Bioethicist, commentator and author
Born in: Port Chester, NY, USA
Friends: Inga Clendinnen | Monica Dux
Foes: Melinda Tankard Reist | Gail Dines
Home Town: Melbourne
When it comes to pulling down the patriarchy, there aren't too many in the sisterhood willing to go in as hard, or as often, as Leslie Cannold.
It's what makes her one of the most prominent feminists in the country. Her voice – often acerbic, always articulate – consistently cuts through the debate, like secateurs through seedlings.
Though many feminists laud Cannold's fierce nature – particularly on abortion reform – they also say she can polarise; that her passionate rhetoric splinters the movement when solidarity is what's needed.
"Leslie is divisive and a lot of people switch off to the actual points she makes because of the often heavy-handed way she makes them," explains one prominent feminist writer.
"In my opinion that limits her influence among many who would ordinarily be receptive to her messages, and therefore her influence...she can sometimes be domineering toward people who question her views."
It's an argument echoed by a number of her peers. In short: Cannold has power, but she could be more effective if she just stopped taking on her own team all the time.
The brown-haired bioethicist's most recent public stoush has been with anti-pornography campaigner Melinda Tankard Reist. Cannold, along with others, took umbrage with Tankard Reist over her supposedly contradictory pro-life feminist outlook, with one salvo via Twitter reading: "feminist is as feminist does, not cuz she says she's a feminist".
Last year, Cannold also went toe-to-toe with another anti-porn feminist, Gail Dines, on Q&A. Before that, she deployed her newspaper column against TV host Kerri-Anne Kennerley for calling women who mix with footballers "strays".
(On that award-winning column, Cannold, a victim of sexual assault, is strident: "Kerri-Anne was in my head and I thought, 'fuck you Kerri-Anne, I'm just going to play that back to you'").
Still, many are ready to extol Cannold's work when contacted by The Power Index, even if the praise comes with a caveat or at least an acknowledgment of how she operates.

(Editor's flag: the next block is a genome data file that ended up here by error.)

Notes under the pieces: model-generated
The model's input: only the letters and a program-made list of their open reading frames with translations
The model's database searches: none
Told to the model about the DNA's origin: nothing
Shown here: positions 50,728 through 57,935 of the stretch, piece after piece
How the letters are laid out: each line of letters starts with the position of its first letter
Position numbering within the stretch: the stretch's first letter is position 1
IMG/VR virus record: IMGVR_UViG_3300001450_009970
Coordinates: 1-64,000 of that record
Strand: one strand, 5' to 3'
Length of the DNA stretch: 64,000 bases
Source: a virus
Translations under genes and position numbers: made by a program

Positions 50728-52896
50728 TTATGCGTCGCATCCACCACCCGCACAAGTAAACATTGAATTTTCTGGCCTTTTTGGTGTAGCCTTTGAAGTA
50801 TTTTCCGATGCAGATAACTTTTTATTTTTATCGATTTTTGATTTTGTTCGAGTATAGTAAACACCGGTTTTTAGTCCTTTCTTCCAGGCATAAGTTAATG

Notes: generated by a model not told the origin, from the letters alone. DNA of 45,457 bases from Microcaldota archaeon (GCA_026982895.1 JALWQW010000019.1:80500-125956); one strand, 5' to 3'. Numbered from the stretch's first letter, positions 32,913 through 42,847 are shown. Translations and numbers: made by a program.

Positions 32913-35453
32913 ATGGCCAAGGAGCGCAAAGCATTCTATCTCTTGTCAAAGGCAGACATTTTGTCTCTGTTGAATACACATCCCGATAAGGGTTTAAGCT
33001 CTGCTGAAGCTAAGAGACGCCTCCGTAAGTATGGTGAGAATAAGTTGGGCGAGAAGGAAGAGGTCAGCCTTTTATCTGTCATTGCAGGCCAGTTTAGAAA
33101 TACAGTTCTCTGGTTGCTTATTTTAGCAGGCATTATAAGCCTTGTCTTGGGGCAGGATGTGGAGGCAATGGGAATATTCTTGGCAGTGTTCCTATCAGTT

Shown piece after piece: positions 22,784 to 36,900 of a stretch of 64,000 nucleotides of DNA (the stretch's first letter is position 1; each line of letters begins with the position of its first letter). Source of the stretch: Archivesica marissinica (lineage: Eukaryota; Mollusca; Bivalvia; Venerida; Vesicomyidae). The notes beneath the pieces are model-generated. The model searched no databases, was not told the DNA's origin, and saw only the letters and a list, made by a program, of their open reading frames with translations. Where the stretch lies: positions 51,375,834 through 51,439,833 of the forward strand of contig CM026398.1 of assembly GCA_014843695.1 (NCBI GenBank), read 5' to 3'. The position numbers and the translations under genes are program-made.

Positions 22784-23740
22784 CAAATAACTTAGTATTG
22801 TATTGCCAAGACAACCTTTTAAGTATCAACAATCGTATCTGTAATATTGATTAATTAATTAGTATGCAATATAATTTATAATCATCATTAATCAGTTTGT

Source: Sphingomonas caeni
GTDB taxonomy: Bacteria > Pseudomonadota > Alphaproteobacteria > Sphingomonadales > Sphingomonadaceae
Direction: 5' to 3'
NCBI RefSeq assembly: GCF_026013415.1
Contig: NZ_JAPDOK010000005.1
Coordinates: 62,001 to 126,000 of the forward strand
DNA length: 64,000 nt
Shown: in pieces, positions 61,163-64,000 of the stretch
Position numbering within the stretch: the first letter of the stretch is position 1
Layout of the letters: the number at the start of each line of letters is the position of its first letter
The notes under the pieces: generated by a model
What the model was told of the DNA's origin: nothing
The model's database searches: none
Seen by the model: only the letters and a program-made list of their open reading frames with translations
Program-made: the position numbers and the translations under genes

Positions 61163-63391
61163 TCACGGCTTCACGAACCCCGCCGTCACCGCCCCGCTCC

"I'd regard her as one of Australia's leading feminist commentators and activists, with a reach that extends far beyond the feminist community," Monica Dux, co-author of The Great Feminist Denial, tells The Power Index, before adding:
"Her ideas can sometimes be divisive within the wider feminist community, but I think this is typically a good thing, as she provokes useful debate."
Others are a little more circumspect. As long-time feminist warrior Eva Cox puts it: "Leslie has been a clear voice on the need for abortion change, particularly in Victoria. We share many views but disagree often on tactics."
Sitting in a Melbourne bar over a drink (she has a Campari and orange), The Power Index gets the sense that Cannold's style consists of just as much carrot as stick.
She's pleasant, relatively softly-spoken and very interested in talking about powerful intellectuals. Still, her blue-grey eyes begin to sharpen when the conversation turns to women's rights.
"Feminism and gender equity is one of the lenses that I look at the world in," Cannold tells The Power Index in an accent still rich with New Yawk twang, despite her having lived in Australia for nearly half her life.
She says it's this lens through which she watches shows like Q&A and becomes infuriated by the constant gender imbalance "week after week after week".